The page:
In July, Chris Brown and I set our sights on a large, east-facing dihedral on a broad wall just northeast of the famed Third Pillar of Dana. When viewed from the edge of the Dana Plateau, this “wall” reveals itself as a long and complex ridge reaching east. We approached as per the Third Pillar, descending the rock ridge to its immediate north and then east across talus and scree to the base. A brief 5.9 section past a chockstone led to rambling terrain and a large ledge at the base of another large dihedral, from where we climbed 200' of splitter cracks on the face to the right, gained another big ledge, then climbed another 200' of fun 5.6 on the ridge that forms the left margin of the main dihedral. We moved the belay to a large tree in the main dihedral and traversed a hairy butt crack right, and then back left, to a ledge. That led to a long 5.10- corner, followed by a classic 5.10+ ropestretcher to the ridge crest. We hopped boulders along the ridge back to the Third Pillar approach/descent ridge, and scrambled back to the Plateau. Although it’s unlikely that our route, Butterflies and Rainbows (1,000', IV 5.10+), is the first line on the wall, a search of the AAJ online database returned no other routes. This wall, however, certainly holds potential for many other interesting lines.
In mid-August we met our friends Mike Pennings and Jimmy Haden in Whitney Portal for what Mike described as a four- or five-hour approach to the northeast face of Mt. Chamberlin [The AAJ has misspelled this peak as “Chamberlain” in some previous editions—Ed.]. They started hiking around noon. We opted for burgers and beer at the Whitney Portal Store while waiting for the oppressive sun to drop. We figured we could leave at 4:30 and still make camp by dark.
The prescribed five hours of hiking found us at Consolation Lake, still a few hours below the Sierra crest and several more from Chamberlin. A day-and-a-half after leaving Whitney Portal, we arrived in base camp. “Where you guys been?” they chuckled. They had done a new route—Where’s the Boys (IV 5.11-)—on Chamberlin’s previously unclimbed east buttress. We, on the other hand, had been roundly sandbagged.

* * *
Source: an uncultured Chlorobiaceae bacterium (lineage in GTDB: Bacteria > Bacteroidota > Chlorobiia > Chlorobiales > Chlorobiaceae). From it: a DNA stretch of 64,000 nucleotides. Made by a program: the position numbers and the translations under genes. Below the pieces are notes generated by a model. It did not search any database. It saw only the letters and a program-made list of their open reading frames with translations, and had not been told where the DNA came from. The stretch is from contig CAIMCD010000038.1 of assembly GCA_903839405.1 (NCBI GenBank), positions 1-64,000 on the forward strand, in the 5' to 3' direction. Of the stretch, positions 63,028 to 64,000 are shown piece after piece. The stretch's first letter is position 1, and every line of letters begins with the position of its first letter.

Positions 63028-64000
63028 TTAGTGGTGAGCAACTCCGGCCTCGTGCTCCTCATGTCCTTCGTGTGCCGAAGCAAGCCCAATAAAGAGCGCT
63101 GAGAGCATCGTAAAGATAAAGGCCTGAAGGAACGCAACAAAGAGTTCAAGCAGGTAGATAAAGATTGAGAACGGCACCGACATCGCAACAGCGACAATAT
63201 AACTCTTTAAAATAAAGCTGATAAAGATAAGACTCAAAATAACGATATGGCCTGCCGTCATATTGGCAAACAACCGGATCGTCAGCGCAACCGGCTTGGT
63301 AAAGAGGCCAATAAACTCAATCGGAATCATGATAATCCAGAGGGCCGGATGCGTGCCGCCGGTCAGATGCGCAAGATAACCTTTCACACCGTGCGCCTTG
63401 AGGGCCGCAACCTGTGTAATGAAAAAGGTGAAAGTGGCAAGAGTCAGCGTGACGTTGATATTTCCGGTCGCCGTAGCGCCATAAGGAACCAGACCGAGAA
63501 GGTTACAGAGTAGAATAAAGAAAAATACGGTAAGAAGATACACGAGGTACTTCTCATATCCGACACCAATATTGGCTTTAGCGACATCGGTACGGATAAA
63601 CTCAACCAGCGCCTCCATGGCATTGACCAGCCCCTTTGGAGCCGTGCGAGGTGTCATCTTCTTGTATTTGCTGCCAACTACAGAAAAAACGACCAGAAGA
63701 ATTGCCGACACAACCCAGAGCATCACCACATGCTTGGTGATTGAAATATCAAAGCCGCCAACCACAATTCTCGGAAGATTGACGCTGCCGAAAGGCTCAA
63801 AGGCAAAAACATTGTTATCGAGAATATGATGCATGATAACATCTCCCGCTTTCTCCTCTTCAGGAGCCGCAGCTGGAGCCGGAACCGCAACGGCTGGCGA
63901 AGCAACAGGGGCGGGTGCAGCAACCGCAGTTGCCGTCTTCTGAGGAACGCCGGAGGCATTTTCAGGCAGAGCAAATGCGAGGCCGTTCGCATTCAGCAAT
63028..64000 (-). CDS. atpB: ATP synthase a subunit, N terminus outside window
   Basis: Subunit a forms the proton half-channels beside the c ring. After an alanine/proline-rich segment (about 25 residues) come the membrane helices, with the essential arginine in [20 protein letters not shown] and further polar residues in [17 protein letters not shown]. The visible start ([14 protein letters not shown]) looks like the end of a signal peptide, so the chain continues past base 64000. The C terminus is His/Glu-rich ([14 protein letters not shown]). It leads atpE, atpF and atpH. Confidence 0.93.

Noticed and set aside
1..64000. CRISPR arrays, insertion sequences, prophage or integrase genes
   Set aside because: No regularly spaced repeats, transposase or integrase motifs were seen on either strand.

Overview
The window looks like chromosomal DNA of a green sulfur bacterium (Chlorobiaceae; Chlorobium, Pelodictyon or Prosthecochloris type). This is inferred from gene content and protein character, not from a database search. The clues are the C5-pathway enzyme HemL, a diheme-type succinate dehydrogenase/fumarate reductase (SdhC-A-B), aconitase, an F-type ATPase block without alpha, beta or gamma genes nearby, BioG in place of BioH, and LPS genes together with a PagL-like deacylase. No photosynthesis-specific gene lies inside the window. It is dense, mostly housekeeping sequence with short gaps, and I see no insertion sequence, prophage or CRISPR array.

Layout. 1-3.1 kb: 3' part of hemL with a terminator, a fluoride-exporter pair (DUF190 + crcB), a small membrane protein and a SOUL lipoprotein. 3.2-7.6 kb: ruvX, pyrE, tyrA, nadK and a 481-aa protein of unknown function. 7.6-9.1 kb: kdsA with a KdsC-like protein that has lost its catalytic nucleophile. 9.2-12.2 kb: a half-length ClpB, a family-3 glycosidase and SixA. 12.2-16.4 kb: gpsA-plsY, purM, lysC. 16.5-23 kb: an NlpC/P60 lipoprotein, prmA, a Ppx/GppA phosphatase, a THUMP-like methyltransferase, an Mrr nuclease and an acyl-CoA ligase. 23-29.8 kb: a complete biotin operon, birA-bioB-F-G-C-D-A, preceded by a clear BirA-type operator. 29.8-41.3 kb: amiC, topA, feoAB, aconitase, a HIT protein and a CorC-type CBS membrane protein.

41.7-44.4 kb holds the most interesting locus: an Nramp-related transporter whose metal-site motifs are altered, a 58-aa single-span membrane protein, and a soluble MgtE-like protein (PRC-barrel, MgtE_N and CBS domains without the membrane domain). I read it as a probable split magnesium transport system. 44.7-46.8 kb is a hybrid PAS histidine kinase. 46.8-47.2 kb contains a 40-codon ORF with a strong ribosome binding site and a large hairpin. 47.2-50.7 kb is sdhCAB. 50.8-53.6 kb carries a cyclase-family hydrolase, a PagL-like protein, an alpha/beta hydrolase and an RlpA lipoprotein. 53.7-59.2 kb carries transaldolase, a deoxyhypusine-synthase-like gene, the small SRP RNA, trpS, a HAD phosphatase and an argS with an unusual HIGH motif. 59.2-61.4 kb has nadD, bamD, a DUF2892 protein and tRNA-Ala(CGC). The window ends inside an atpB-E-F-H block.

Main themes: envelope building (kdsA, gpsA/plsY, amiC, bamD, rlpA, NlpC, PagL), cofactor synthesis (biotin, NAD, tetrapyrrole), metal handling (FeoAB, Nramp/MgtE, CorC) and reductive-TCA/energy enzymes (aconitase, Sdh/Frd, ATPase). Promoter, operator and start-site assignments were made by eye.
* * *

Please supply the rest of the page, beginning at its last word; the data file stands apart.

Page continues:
Chamberlin’s northeast face comprises three buttresses separated from one another by deep clefts: the leftmost, or eastern, had no known routes; the central buttress had several existing lines [See AAJ 2007, p. 147, although we’ve subsequently learned of additional significant routes on the buttress—Ed.]; the rightmost, or western, is home to Rowell’s North Pillar route and the 2006 route Barracuda (Nettle-Thau).
The next day Chris and I climbed a line, Safety First (1,500', IV 5.10+), on Chamberlin’s western buttress, starting a little right (west) of the North Pillar route. Ours is probably a variation to Barracuda, and trends right for a few easier slabby pitches, then steepens for three pitches of 5.10 before the angle eases again toward the top.
We rested and fished for golden trout the next day, while Mike and Jimmy explored the Hitchcock Lakes basin, one drainage north. The following day we started up a line in the middle of Chamberlin’s central buttress, about 100' west of Fiddler and Harrington’s original Northeast Face route (1980) and below a striking 5.10+ changing corner. From binoculars in camp, all of the features of our intended line appeared to connect, with the exception of one dubious crack. Leading up an amazing 5.10 crack on pitch four, the mystery crack revealed itself: overhanging hands and fingers! We climbed it at 5.11-, grinning the whole way Two more long, excellent pitches in steep, knobby corners brought us to slabbier terrain, then the top. We called our route The Sword in The Stone (V 5.11-) after an oddly shaped block we trundled. In the upper corners we found a fixed nut, left by Jonny Copp and Nils Davis during their 2006 first ascent of I Fink Therefore I Am (AAJ 2007), with which we shared some pitches. A strange coincidence given that friends nicknamed me “Fink” when I was in grade school. My nickname and Jonny’s ability to inspire survive to this day. All of the routes were climbed hammerless, free, and onsight.